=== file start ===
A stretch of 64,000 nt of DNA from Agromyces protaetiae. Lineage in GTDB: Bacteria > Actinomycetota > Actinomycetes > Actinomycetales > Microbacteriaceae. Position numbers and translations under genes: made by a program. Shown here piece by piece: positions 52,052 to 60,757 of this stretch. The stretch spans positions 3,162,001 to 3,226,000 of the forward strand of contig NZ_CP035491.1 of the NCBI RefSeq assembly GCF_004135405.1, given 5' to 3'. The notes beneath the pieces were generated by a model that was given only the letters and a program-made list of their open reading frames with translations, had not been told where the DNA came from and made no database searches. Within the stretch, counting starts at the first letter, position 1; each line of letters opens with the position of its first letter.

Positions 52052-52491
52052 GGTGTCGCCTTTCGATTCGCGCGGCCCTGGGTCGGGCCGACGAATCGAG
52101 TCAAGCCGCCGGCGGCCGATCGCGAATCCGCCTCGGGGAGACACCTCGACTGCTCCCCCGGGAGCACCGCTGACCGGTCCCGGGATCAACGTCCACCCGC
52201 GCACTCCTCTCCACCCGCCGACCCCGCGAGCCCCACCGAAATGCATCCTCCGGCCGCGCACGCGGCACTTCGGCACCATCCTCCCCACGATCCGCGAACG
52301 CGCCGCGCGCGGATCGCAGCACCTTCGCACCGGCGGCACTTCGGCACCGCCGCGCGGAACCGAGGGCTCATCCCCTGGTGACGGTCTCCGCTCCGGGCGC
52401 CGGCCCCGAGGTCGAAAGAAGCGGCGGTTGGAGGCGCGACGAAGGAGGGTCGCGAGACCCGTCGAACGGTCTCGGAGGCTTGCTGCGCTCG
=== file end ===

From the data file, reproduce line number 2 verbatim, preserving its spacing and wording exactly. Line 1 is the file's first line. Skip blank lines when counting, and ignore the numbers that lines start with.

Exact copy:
Positions 52052-52491